Christianity, as it now exists in Nigeria, was established with the arrival of Thomas Birch Freeman in the country. On September 24, 1842, Thomas Birch Freeman, a Wesley Methodist Church Missionary, with two devoted helpers, William DeGraft and Mrs. DeGraft, landed in Badagry. They had come to Nigeria in response to the request for missionaries by the liberated people who had returned to Abeokuta from Sierra Leone and another request by James Ferguson, an ex-slave who had settled in Badagry. From the mission stations established in Badagry and Abeokuta, the Methodist Church spread to various parts of the country West of the River Niger and part of the North.
In 1893, the Revs. Fairley and Ben Showell, missionaries of the Primitive Methodist Church, arrived in Archibong Town from Fernando Po, an Island off the southern coast of Nigeria. From Archibong Town, the Methodist Church spread to various parts of the country, east of the River Niger and crossed to parts of the North. The church west of the River Niger and part of the North was known as the Western Nigeria District and east of the Niger and another part of the North was known as the Eastern Nigeria District. Both existed independently of each other until 1962 when they constituted the Conference of Methodist Church Nigeria. The conference is composed of seven districts – Lagos, Ibadan, Ilesa, Umuahia, Port-Harcourt, Calabar and the North. The church has continued to spread into new areas, established an Outreach/Evangelism Department and appointed a Director of Evangelism.
An Episcopal system adopted in 1976 was not fully accepted by all sections of the church until the two sides came together and resolved to end the disagreement. The two sides fashioned a new constitution which was ratified on May 24, 1990. The system is still Episcopal but the points which caused discontent were amended to be acceptable to both sides.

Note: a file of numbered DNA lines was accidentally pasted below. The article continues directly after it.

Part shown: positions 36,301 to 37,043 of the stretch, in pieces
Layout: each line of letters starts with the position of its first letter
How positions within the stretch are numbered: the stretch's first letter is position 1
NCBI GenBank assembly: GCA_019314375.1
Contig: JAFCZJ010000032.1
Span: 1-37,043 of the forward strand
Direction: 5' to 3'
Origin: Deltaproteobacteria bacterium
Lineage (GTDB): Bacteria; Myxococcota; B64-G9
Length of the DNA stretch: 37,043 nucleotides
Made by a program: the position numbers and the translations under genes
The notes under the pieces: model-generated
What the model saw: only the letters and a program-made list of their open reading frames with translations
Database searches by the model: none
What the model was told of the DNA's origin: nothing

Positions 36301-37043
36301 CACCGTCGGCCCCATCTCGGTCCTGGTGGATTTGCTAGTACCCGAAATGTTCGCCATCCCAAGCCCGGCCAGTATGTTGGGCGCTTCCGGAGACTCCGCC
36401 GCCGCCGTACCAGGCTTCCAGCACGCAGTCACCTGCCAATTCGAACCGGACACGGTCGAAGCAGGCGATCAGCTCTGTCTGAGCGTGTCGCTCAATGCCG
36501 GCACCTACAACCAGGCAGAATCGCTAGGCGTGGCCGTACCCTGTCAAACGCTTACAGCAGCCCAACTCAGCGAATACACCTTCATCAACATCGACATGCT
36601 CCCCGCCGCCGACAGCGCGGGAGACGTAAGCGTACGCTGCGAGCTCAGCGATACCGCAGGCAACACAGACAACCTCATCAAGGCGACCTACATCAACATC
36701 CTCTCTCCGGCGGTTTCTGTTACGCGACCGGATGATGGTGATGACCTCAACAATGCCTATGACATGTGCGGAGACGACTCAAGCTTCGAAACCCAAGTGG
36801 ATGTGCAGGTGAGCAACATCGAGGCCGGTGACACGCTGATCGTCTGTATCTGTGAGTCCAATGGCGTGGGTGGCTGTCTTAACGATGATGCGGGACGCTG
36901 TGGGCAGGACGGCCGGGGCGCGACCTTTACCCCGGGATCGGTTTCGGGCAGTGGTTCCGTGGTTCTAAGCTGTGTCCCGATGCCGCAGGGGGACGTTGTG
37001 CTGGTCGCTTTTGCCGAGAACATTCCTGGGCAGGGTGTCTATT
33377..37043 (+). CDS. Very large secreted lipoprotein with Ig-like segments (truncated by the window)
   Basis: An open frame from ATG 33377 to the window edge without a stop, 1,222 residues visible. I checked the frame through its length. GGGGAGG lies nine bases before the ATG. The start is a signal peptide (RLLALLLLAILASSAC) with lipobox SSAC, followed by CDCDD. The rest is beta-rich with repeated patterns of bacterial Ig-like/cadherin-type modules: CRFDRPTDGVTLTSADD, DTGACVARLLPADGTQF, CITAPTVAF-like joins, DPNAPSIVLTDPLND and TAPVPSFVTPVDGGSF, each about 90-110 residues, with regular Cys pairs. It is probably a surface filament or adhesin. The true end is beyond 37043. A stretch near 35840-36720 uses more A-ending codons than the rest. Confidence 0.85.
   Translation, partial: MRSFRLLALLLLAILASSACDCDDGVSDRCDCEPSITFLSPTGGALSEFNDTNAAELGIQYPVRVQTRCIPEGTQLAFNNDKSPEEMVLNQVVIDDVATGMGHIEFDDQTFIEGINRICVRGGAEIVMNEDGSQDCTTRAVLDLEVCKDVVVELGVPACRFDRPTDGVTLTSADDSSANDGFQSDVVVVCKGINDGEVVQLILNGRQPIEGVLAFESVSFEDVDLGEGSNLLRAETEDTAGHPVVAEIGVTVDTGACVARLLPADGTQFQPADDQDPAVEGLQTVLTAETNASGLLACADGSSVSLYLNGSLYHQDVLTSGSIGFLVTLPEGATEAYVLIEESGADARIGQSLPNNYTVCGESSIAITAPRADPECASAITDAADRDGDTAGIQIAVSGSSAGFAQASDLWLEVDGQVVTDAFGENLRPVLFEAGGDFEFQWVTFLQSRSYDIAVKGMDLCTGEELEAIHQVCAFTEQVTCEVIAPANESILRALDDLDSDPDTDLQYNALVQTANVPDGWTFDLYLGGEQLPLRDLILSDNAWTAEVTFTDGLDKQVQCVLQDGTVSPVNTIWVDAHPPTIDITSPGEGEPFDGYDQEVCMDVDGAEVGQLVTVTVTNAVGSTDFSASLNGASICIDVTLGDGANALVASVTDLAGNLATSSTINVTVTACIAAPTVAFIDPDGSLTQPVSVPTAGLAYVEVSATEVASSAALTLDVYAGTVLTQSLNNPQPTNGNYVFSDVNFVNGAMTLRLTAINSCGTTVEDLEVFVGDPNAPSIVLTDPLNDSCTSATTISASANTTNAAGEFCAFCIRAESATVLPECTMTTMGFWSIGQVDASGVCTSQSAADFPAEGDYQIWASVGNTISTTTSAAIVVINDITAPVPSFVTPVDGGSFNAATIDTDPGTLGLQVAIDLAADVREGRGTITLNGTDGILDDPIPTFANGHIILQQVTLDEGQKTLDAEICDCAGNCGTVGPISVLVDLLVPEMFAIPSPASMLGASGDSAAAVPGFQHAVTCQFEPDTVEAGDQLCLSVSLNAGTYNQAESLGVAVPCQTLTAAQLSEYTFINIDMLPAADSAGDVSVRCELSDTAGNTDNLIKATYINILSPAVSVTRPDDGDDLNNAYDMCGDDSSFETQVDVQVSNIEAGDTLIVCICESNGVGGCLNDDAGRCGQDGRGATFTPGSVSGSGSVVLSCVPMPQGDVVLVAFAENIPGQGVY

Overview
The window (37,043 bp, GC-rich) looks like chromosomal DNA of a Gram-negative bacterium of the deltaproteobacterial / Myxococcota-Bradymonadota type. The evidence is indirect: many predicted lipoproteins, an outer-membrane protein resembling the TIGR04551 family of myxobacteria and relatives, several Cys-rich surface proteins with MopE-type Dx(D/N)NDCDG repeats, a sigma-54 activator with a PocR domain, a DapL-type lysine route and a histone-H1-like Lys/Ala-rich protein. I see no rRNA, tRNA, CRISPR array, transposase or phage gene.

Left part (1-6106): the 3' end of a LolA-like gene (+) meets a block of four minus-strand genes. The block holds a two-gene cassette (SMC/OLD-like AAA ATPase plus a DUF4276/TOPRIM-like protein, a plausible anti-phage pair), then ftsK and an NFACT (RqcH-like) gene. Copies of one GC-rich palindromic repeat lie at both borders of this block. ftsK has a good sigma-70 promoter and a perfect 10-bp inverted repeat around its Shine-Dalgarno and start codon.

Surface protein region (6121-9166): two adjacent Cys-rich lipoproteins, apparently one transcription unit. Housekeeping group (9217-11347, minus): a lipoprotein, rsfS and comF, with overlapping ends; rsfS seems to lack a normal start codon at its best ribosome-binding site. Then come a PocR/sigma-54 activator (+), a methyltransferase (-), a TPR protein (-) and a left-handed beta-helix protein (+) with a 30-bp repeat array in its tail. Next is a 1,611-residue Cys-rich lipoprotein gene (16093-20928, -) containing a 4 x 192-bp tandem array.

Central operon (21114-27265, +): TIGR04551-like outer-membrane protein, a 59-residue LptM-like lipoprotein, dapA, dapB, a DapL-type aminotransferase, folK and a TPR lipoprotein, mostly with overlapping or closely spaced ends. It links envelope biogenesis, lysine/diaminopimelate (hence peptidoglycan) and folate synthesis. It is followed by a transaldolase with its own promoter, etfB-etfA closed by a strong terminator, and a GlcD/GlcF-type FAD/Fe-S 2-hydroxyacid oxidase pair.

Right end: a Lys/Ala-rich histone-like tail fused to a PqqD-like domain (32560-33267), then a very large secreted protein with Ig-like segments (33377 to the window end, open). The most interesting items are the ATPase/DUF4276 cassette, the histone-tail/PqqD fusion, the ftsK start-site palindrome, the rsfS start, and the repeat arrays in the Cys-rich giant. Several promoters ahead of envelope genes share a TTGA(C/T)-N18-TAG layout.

Methodist Church Nigeria now has 36 dioceses in contrast to its 7 districts in 1962. In addition to its concern for the spiritual life of the people in Nigeria, it also takes part in the social and economic welfare of the people. All its secular schools, like those of other denominations, have been taken over by the government. However, new schools are being established in addition to paying greater attention to Sunday Schools and chaplaincy services in public schools and other establishments. The decision to establish a Methodist University was taken recently. The church runs centers for the lepers at Uzuakoli and the mentally ill at Emudo Itumbauzo in Abia State, to mention a few. It also runs a model farm at Kaiama in Niger State.
Methodist Church Nigeria is headed by the Prelate, who is the head of the church and who presides over conference, the overall governing body of the church, which meets every two years to deliberate and take decision on all issues affecting the life of the church.
Presbyters with assistance of other ministers, administer the circuits and local congregations.
The Nigeria Annual Conference of the United Methodist Church, separated into two halves by the River Benue, is located in the Northeastern part of Nigeria. It attained Conference status in 1992 and has its own resident bishop. The headquarters is in Jalingo, capital of the new Tabara State of Nigeria.
The first foundation for mission in Muri was laid in September, 1906, when the Reverend Dr. C. W. Guinter of the Evangelical church, a forerunner of the Evangelical United Brethren (EUB) traveled up the Benue River to Ibi near Wukari. Guinter had come from the United States with four other missionaries to work for Jesus Christ in the Sudan – a region extending across Northern Africa, south of the Sahara.